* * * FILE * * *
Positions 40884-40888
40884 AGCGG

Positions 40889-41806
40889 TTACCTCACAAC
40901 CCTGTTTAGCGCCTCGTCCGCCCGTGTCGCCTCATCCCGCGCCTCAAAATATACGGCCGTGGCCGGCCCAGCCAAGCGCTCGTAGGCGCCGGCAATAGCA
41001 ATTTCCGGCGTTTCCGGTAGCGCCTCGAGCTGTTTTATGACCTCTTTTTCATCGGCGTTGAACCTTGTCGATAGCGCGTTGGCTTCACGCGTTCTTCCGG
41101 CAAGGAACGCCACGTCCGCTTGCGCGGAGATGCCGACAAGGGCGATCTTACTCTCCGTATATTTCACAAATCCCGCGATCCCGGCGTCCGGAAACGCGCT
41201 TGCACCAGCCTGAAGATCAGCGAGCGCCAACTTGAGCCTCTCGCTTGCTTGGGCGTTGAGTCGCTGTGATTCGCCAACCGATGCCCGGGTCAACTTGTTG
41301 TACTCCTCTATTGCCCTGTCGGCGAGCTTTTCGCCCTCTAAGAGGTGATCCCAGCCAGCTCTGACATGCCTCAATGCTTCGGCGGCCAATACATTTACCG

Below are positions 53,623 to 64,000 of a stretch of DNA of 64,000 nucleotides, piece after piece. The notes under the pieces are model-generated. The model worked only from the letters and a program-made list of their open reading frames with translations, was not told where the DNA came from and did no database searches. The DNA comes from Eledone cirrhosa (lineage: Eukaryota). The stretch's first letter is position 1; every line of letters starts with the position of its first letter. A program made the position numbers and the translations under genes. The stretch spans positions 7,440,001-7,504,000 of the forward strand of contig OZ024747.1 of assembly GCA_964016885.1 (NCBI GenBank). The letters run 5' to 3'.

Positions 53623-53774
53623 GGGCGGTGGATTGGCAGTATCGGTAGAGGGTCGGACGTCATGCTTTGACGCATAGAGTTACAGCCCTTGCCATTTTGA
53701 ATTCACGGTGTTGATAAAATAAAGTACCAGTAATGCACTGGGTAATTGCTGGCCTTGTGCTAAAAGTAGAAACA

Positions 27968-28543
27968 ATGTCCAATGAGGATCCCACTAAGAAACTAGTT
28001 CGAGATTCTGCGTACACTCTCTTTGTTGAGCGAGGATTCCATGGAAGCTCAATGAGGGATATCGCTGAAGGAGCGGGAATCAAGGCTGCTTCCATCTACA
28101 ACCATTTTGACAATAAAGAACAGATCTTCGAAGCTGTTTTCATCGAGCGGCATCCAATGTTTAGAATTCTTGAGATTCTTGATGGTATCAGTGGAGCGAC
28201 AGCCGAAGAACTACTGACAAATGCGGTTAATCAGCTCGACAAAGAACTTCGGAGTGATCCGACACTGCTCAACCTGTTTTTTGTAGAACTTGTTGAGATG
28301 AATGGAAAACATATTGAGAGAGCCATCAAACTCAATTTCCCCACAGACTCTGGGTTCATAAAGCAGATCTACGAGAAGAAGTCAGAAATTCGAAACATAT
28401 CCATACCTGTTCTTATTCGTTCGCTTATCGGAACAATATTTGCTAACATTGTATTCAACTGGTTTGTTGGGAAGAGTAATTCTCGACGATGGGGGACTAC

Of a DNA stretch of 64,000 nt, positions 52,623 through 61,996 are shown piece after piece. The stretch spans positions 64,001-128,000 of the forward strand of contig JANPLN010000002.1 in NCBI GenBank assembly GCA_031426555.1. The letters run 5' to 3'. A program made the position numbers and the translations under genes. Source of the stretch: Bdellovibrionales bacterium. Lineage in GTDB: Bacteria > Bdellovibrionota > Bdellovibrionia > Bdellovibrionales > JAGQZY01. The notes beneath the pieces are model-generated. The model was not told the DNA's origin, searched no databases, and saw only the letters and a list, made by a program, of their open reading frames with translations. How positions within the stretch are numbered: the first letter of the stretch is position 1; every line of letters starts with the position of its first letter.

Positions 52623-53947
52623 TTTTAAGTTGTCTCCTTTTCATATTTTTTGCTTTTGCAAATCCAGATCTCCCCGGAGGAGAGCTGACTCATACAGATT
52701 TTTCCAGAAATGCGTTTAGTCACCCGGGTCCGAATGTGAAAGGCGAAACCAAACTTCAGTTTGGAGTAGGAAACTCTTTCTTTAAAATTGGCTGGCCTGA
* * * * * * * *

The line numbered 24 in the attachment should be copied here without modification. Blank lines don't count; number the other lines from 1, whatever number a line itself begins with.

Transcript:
52701 TTTCCAGAAATGCGTTTAGTCACCCGGGTCCGAATGTGAAAGGCGAAACCAAACTTCAGTTTGGAGTAGGAAACTCTTTCTTTAAAATTGGCTGGCCTGA